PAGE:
Regulating dental groups – Same but different? – Eddie Coyle Association of Dental GroupsFeatured Products Promotional Features
Posted by: Dental Design 4th October 2018
With a group of practices, it’s perfectly natural to assume that standards should be better when compared to a single practice operating alone. Therefore, I think the bar is set slightly higher for groups and corporates than independent practices.
Part of the reason of this is that groups are deemed to have the additional support afforded by a network of management professionals and access to subject matter experts as part of the larger business structure. The governance of such a business would therefore likely insist on high quality standards, with specific systems and processes being adapted and adhered to throughout the various locations. I also think there is an undercurrent perception that as larger organisations, groups have greater resources to allocate to implementing and monitoring these standards.
Realistically, groups set their own standards, which obviously take account of the demands of the regulations and may actually exceed those requirements. They determine what they want to be known for and how they want to be distinguished from others, which is first of all communicated to patients and then to the dental team delivering their care. From here the standards would be communicated to NHS commissioners and then the regulators upon inspections, as well as the wider dental community.
In terms of adopting regulation standards, groups and corporates are likely to be ahead of the curve due to their scope across the UK. We certainly have a lot of experience in working collaboratively with the regulator, particularly as our organisation expands England, Wales, Scotland, Northern Ireland and the Republic of Ireland. Our approach has always been one of collaboration with the governing bodies – we are happy to help identify potential issues and raise them with the relevant regulators in order to help improve the process for all professionals and patients.
Such a relationship should focus on ensuring that the regulators are happy the services being provided and assessed are safe, effective and well led. It’s equally as important to engage with the dental teams on the ground to make sure that this culture is continued and it is not just a textbook exercise. Even more crucially, this collaboration among the profession, groups and regulators should work towards ensuring a degree of clarity across the CQC inspectors in order to dispel any inconsistencies in how an inspection is carried out. The disparities previously encountered with inspections have reduced since the introduction of dental experts, but there is still some work to be done in this area.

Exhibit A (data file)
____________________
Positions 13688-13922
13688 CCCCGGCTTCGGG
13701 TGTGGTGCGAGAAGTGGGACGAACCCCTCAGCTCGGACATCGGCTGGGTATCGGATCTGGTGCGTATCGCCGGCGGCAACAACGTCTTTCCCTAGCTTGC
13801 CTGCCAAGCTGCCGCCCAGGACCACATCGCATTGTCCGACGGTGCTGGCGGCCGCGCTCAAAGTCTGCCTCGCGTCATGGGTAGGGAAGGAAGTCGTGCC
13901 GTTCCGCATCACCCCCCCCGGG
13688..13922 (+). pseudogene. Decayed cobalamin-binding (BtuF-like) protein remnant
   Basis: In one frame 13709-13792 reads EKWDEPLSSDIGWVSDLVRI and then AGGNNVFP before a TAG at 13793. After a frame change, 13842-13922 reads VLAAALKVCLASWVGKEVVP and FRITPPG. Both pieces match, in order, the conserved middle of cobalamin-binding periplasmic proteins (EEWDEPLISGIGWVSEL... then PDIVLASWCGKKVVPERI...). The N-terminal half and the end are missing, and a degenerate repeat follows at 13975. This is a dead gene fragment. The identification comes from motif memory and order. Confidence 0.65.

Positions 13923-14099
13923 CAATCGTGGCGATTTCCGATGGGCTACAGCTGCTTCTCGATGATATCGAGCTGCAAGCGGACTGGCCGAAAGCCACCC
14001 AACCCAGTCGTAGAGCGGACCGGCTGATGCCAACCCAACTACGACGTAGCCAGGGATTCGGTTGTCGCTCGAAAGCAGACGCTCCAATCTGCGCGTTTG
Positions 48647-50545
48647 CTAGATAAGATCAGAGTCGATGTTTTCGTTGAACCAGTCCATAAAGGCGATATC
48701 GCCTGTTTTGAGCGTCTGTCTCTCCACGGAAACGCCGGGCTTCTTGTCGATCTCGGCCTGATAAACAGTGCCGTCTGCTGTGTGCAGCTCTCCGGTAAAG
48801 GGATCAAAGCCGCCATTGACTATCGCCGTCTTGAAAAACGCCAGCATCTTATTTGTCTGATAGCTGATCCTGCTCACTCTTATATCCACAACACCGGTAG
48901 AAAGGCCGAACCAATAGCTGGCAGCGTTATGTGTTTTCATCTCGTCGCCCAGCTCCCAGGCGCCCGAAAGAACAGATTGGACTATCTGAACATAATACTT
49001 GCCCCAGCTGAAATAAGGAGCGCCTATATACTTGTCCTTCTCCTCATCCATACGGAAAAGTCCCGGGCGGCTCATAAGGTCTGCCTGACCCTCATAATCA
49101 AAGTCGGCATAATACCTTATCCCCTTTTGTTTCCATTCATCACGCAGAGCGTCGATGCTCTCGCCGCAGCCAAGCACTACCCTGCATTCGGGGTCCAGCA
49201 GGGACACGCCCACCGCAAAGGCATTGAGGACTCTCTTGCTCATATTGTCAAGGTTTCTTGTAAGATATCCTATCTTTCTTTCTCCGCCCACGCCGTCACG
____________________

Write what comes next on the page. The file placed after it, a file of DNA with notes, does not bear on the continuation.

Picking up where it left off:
In general, a standardised approach by the CQC could also be of benefit when assessing groups and corporates. For example, instead of looking at HR policies at ten different sites, the inspectors could consider the HR policy centrally and then assess the sites to ensure that the protocols are being correctly implemented and are alive in the practice. Not only would this streamline the inspection process, but it would also add value to each site visit. The percentage of practices visited could also be scaled according to the size of the group, focusing on the culture of the business rather than just the policies in place.
Moving forward, I think it’s important to encourage the sharing of best practice. The Association of Dental Groups (ADG) has been open about how we operate and how we address regulation to achieve compliance. It provides a platform for the sharing of knowledge and all members must meet certain standards. It is not about one-upmanship, it’s about using collective knowledge and experience to find better ways of doing things. The same philosophy can be applied in all areas of the profession.
Regulation is there to protect everyone involved in the delivery of dental services, as well as the recipients of the service – it is a vital part of safe and effective care. Operating within a compliant environment should therefore be the number one priority for every dental practice, regardless of its independent or corporate structure. By being open and constructive with each other and with the regulators, we can work together to continue improving the processes involved and ensuring that every practice meets the same high standards. Embracing regulation – even if some aspects are seen as good and others bad – should be the way forward with a collaborative approach to achieving common-sense efficiencies and developments for the future.
For more information about the ADG visit www.dentalgroups.co.uk
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